One year in
A year ago Thursday we got our first two Coronavirus cases in Hungary. Schools closed a week and a half later not to reopen for the rest of the school year. Toward the end of May things started opening back up again, and the summer was even more relaxed with some international travel allowed. (I booked a week-long trip to Sicily but then decided to cancel.) As school started in late August and people returned from their holidays, numbers steadily increased wildly beyond anything we had seen in spring, yet no new lockdown was put in place. (Looking at the graph of cases in Hungary, our spring cases are dwarfed to the point that it almost looks as if we didn’t even have any spring cases.) We had a “lockdown light” beginning in November with restaurants closed, an 8 p.m. curfew, and high school students going back on distance learning. Then December came, and cases started falling just as quickly as they shot up. At the end of January, we reached a low we hadn’t seen since mid-October. News of one vaccine after another came out and it looked like the end was really in sight. And then things took a turn and, even more quickly than in our “second wave,” we reached a record number of cases (yesterday). Schools were ordered to close as of Monday and the country will be in a strict lock down again for at least a month.
Here we are back in March a year later and it feels like we are right back where we started. Teaching our grade 7 curriculum makes it all the more obvious that we’ve been at this for a year now; lessons and units that we painstakingly adapted from in-person to online are already formatted for this year’s students. This year when we arrived back to school in August, the lobby was still decorated for our Mother Language Week celebration at the end of February–as it is right now. Calendars have once again been left in classrooms set to the month of March. Spring is again here enticing us to go outdoors with the longer days and warmer weather at the same time that we are being encouraged to stay at home indoors. It really does feel like déjà vu.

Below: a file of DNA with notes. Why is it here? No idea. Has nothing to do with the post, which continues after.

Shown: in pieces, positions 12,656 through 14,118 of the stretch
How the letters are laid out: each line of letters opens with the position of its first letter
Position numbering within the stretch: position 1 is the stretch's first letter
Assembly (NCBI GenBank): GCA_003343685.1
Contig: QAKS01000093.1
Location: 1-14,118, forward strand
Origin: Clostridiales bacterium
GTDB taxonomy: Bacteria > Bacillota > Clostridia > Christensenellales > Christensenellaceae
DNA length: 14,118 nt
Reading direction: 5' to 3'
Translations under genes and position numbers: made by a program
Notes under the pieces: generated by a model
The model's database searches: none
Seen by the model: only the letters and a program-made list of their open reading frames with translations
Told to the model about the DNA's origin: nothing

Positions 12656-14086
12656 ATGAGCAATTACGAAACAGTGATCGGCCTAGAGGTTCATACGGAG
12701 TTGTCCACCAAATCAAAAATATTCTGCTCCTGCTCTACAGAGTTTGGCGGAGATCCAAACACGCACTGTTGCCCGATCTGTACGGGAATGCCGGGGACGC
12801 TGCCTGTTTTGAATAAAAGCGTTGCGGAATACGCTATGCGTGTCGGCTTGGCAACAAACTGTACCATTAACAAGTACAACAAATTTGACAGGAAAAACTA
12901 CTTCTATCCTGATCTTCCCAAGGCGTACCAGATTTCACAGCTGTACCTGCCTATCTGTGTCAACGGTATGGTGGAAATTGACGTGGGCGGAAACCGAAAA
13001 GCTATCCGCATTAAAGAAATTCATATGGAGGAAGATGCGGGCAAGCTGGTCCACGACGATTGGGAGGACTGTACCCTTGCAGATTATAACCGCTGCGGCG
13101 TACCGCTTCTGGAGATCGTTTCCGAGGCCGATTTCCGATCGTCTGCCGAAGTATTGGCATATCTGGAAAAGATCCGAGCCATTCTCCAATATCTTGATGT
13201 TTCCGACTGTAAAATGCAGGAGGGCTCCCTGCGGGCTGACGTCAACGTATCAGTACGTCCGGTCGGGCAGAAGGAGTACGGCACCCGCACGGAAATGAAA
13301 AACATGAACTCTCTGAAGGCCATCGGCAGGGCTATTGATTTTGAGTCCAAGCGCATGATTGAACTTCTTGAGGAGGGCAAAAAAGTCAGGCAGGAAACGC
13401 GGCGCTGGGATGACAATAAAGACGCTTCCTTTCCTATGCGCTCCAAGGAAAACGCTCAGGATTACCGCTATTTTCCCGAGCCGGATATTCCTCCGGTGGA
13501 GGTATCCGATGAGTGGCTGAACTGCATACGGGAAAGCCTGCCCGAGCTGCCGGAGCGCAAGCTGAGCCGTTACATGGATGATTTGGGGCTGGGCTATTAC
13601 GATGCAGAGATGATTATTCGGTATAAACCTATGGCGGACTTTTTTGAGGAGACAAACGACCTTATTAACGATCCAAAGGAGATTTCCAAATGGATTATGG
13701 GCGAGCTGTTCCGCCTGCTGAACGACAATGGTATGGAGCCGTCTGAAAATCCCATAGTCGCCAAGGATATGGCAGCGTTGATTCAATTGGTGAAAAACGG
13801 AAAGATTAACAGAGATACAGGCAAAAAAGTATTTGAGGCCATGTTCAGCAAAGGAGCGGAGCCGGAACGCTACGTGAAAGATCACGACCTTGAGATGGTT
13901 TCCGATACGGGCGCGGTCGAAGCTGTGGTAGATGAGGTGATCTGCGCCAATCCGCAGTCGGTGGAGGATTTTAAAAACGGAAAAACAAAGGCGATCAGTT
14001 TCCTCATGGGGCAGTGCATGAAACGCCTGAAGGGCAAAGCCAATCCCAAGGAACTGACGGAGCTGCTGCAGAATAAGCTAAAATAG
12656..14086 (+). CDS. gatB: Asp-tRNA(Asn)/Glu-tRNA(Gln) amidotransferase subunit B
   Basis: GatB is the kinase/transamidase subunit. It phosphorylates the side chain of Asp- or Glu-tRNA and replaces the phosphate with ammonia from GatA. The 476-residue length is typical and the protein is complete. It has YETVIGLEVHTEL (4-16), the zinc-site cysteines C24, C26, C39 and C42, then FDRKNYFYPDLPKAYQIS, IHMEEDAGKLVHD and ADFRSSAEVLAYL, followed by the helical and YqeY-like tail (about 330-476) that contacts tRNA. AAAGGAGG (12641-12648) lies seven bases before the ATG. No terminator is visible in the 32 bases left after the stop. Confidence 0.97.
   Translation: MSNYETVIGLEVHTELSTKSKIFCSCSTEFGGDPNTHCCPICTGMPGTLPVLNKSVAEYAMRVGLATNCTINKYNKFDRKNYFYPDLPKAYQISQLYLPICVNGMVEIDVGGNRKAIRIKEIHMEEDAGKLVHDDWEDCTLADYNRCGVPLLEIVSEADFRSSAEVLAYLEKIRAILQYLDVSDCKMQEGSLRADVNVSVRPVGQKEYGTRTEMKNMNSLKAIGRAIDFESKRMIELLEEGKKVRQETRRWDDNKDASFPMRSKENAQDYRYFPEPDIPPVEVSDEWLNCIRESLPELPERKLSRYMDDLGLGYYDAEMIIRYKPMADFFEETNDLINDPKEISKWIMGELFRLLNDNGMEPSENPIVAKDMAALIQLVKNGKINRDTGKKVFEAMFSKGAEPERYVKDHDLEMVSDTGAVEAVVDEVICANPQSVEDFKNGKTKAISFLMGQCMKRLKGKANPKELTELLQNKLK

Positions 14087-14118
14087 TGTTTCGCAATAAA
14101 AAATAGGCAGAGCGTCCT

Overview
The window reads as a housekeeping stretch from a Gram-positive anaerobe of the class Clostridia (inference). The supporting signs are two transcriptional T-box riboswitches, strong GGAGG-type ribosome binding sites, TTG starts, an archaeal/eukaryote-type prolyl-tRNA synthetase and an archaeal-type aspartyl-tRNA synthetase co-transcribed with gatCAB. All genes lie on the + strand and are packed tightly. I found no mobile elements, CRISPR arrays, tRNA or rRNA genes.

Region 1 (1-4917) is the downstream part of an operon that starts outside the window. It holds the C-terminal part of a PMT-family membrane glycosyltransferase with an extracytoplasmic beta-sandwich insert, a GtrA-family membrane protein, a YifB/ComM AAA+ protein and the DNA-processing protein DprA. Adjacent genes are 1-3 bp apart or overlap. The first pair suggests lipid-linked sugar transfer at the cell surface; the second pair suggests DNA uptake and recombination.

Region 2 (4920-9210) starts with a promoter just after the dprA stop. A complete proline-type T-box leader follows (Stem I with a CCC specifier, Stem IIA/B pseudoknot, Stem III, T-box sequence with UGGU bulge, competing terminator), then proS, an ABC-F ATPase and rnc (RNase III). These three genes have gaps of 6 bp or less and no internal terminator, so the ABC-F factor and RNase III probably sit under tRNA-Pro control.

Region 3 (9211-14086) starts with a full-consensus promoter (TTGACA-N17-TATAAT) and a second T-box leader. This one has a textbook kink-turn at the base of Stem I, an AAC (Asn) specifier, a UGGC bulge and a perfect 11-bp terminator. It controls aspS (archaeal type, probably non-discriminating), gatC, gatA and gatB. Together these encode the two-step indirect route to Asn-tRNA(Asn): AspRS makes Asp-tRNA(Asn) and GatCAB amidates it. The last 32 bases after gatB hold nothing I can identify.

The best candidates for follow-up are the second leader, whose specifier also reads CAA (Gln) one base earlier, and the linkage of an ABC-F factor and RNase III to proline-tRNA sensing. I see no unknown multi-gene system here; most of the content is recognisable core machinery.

We are told that this time it will only be a month, but of course we know now not to count on set timelines. I feel like this time it will be harder to keep people indoors as we have been living with this virus for a year now. Last spring when the cases were under 200 per day, I, like many others, avoided leaving the house as much as possible. Now that we have been working and living with cases in the thousands every day, it doesn’t feel as imperative to stay indoors. There is also no longer the novelty of everything suddenly pivoting to online. Last year I watched online film festivals, saw every performance of the New York City Ballet Spring Digital Season, did live Zoom yoga classes, and participated in online happy hours. This time around I can’t be bothered with any of that. I just want to finish this month of online teaching and for the vaccine to be spread far and wide in the meantime.
I’m ready to go back to normal life.